Kansas City plan to reallocate police funds violated state law, judge rules
The police board filed a lawsuit after the mayor sought to reduce its budget by 18%
By Glenn E. Rice
The Kansas City Star
KANSAS CITY, Mo. — A Jackson County judge ruled on Tuesday that the Kansas City City Council overstepped and violated state law with its plan to reallocate millions in funding for the city police department.
The police board filed a lawsuit in May in Jackson County Circuit Court after the city council approved a measure cutting the police budget back to 20% of the city’s general fund, the minimum required by state law.
The lawsuit was in response to the City Council’s approval of two ordinances orchestrated by Mayor Quinton Lucas that sought to reduce the Kansas City Police Department’s budget by $42.3 million. It placed that money, about 18% of KCPD’s $239 million budget, in a separate fund and its use would be the matter for City Manager Brian Platt and police commissioners to negotiate.
Under the measure the city would reallocate the money to a newly formed “Community Services and Prevention Fund.”
Lucas, in a statement after the ruling, said the city would weigh its options going forward, including the possibility of an appeal.
“The decision announced by the Court today has provided a pathway forward for the City to require the Kansas City Police Department to engage in discussions related to crime prevention throughout future budget cycles, should the Department seek to receive funds in excess of 20 percent of the City’s General Fund Revenue,” Lucas said in the statement.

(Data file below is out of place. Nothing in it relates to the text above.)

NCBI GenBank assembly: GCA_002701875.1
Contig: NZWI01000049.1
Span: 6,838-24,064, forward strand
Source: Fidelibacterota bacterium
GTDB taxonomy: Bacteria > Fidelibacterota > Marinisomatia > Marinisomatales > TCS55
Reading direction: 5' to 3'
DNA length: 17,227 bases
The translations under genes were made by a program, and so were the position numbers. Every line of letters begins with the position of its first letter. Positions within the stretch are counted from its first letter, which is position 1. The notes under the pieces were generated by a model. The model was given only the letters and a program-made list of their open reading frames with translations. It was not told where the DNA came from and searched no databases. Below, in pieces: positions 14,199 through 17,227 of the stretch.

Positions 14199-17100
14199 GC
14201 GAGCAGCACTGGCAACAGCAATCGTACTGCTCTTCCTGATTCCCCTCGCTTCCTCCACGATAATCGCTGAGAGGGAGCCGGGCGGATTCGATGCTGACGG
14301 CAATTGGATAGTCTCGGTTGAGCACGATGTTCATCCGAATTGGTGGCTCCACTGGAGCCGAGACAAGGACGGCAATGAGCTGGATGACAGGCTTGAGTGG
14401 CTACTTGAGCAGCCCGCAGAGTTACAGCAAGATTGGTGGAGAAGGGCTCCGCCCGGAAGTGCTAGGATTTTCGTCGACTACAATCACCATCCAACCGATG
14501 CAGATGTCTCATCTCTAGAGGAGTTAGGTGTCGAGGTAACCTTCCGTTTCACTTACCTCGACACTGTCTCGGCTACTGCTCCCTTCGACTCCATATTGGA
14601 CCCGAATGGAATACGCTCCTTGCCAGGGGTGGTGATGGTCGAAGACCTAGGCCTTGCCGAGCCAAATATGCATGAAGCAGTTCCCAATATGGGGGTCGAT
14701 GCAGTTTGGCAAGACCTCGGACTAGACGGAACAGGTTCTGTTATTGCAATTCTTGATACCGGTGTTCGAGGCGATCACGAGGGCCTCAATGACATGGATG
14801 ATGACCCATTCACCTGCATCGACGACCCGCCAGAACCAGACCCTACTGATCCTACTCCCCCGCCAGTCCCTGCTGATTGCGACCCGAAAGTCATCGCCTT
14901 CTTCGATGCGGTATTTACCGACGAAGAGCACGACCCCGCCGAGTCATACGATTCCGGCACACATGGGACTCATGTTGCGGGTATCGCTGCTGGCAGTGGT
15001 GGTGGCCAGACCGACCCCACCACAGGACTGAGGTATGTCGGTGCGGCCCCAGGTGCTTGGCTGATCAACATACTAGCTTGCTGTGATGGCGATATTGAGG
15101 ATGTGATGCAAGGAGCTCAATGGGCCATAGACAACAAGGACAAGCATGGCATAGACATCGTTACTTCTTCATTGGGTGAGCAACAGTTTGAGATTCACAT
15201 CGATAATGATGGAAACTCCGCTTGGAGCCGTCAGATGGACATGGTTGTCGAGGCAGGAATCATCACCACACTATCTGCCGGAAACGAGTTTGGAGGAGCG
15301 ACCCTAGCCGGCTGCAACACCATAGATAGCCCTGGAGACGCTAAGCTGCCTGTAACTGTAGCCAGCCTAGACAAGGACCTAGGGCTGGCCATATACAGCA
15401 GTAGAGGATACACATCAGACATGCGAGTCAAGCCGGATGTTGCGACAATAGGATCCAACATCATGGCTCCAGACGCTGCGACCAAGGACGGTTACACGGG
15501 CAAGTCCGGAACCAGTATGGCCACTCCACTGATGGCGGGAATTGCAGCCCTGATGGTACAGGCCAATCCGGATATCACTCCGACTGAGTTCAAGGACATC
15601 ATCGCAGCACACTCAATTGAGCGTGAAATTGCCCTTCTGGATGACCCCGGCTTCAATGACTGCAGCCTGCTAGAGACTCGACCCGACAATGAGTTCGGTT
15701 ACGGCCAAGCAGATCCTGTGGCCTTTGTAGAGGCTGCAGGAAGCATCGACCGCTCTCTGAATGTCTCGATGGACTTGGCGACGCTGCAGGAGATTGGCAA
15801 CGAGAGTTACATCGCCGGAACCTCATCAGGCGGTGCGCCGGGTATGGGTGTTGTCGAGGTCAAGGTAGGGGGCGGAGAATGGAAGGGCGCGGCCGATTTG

“I will continue working with the City and Department leadership to ensure every taxpayer funded entity in our City shares a role in working to prevent violent crime and create better outcomes for all people in all of our neighborhoods.”
In July, Missouri Attorney General Eric Schmitt filed a brief opposing the council’s measure, which would have effectively given the city more control over the police department’s budget.
Schmitt said in a statement after the ruling on Tuesday: “This is a huge win for the people of Kansas City and law enforcement officers who work every single day to keep their communities safe. I will always stand up for Missouri’s law enforcement and fight back against craven attempts to defund the police.”
In his ruling, Judge Patrick Campbell wrote that the judgment is not a determination of the values of “defunding the police.”
“This judgment does not resolve whether citizens of Kansas City should exert direct political control over their law enforcement agency,” he wrote. “It is not a referendum on the Chief of Police, the Mayor, or any other appointed or elected official.
“These are subjects of vigorous social debate and should be finally resolved by a healthy democracy. However, they are not legal issues pending before this Court.”
During a previous hearing in the case, Kristine Reiter, KCPD’s budget manager, said if the ordinances went into effect as approved by the city council and KCPD continued to spend funds, the board would run out of money by December.
The police department, she said, would be forced to lay off 1,000 sworn officers and staff to ensure there was enough money until the end of the year. It would force reductions in patrol divisions located in the city’s urban core, she said.